To comply with due process, the child advocate may not, however, take on an adversarial role against the accused despite the fact that convicting the accused may be in the child's best interests. Even though section 846(G)(1) allows the child advocate to examine and cross-examine the witnesses at the criminal trial of the accused and otherwise participate in the proceedings, we believe it will be in the minority of cases, rather than the majority, that the child advocate will readily participate. It is difficult to conceive of many instances when the child advocate can participate in the examination of the witnesses and other parts of the trial without becoming a second advocate against the accused.

Id.

¶13 Although Cooper dealt with a child's advocate who sided with the district attorney, and the instant termination case involves an advocate for the Children who decidedly sided with the parent, the analysis in Cooper is still applicable. The pertinent language at issue in Cooper is the language at issue in this case. Consequently, we hold the trial court did not err by limiting Mr. Bahner's participation in the proceeding to the degree authorized by §1-4-306(A)(2)(c). Had Mr. Bahner been permitted to proceed as he desired, he would certainly have exceeded his statutory authority. We further reject Children's attempt to challenge the adequacy of Mother's defense. Mother's attorney was actively involved in this case and fully participated in the trial. Furthermore, Mother does not appeal the termination of her parental rights.

¶14 Children next argue insufficient evidence supports the trial court's order terminating Mother's parental rights and therefore, the court erred in overruling Mother's demurrer to the evidence. In a parental rights termination proceeding, the court shall not terminate the rights of a parent unless one or more of the statutory grounds for termination of parental rights at 10A O.S. Supp. 2009 §1-4-904 has been proven by "clear and convincing" evidence. In re M.C.M.,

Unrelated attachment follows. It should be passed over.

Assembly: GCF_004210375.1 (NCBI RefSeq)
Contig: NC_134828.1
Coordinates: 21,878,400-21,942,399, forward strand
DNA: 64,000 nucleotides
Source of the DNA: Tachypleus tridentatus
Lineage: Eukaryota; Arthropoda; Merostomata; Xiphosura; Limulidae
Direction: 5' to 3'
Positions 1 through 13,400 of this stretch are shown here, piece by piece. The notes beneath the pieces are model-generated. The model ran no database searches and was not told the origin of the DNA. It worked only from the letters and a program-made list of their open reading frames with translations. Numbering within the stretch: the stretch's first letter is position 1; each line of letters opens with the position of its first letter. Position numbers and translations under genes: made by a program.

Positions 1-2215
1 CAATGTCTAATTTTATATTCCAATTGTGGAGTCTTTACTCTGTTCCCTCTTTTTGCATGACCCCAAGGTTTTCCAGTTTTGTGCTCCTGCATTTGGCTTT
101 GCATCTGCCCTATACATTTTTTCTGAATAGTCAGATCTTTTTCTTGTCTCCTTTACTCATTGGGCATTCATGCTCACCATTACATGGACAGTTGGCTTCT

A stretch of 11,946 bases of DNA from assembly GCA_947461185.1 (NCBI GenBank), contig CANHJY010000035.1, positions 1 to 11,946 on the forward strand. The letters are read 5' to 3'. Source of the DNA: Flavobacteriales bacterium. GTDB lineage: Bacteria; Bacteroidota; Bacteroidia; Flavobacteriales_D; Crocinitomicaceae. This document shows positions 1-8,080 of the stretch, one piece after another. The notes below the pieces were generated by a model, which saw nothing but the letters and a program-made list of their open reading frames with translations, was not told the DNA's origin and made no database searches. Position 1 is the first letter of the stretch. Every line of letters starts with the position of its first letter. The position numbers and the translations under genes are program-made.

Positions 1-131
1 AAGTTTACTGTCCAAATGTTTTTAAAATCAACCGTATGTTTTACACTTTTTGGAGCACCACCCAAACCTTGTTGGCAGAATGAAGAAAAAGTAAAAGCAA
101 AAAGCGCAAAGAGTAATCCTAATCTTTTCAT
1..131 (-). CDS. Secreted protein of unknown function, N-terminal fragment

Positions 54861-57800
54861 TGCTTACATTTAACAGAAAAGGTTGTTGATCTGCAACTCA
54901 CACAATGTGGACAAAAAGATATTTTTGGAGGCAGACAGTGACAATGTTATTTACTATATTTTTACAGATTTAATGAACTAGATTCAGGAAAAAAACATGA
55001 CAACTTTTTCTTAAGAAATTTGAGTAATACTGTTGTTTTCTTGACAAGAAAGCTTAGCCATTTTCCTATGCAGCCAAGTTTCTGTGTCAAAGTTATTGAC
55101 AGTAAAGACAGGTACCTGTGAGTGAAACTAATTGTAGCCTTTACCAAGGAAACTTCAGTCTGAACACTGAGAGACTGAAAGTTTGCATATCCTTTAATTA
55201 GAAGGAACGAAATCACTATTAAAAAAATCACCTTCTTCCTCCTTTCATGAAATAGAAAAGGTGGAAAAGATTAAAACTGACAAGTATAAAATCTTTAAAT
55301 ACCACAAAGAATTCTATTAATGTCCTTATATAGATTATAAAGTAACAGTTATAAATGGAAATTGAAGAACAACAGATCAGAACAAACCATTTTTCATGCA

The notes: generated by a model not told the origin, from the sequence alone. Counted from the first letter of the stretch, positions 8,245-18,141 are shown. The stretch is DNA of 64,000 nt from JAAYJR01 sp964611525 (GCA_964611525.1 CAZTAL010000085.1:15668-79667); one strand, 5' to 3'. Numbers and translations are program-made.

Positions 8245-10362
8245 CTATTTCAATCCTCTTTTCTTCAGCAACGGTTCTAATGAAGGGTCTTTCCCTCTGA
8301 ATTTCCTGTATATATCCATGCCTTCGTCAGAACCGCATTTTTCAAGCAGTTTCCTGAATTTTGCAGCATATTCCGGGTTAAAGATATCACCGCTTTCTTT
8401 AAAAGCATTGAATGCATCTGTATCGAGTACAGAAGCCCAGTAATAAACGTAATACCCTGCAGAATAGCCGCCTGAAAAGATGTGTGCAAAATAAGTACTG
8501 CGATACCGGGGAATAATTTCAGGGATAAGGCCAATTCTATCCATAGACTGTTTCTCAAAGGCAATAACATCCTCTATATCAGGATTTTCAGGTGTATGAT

¶15 After reviewing the record, we find clear and convincing evidence supports the jury's factual determination that Mother failed to correct the conditions that lead to the deprived children adjudication. Although Mother obtained her GED and lived in a rent-free apartment, she did not maintain a working refrigerator or have electricity during the winter months. Mother worked at many part-time jobs, some of which she quit and others from which she was fired for stealing, but she did not maintain consistent employment. Mother admitted she had not paid child support. Mother also admitted she never attended counseling or completed the parenting course. Mother testified she lived with and conceived a child with someone she knew to be a drug dealer and who physically assaulted her, she was present at a drug bust, she failed to comply with requirements necessary to ensure her state food stamp benefits would continue, she allowed a runaway to stay in her home, she was arrested for shoplifting, she allowed people to use drugs in her home and she participated in at least three street fights, one while eight months pregnant. This was clear and convincing evidence that Mother chose to disregard and failed to correct the condition that she provide Children with a stable family environment and a suitable home.

¶16 We further find the clear and convincing evidence supports the jury's determination that termination of Mother's parental rights is in the best interests of the Children. See §1-4-904(A)(2). The DHS permanency planners testified that termination of Mother's parental rights would be in the Children's best interests because the Children are developing properly, they have bonded with their foster family and they deserve permanency. We recognize Children's claim that State's witnesses lacked the specific education, training, and knowledge to render an opinion regarding the Children's best interests. However, in an Oklahoma parental rights termination proceeding, there is no requirement for expert witness testimony to prove the best interests of the children. In the Mater of K.L.H.,

¶17 We conclude State's evidence, coupled with Mother's own admissions, provided clear and convincing evidence in support of the jury's conclusion that Mother's parental rights should be terminated under §1-4-904(B)(5) and that it was in Children's best interests to terminate Mother's parental rights. The trial court's order terminating Mother's parental rights is affirmed.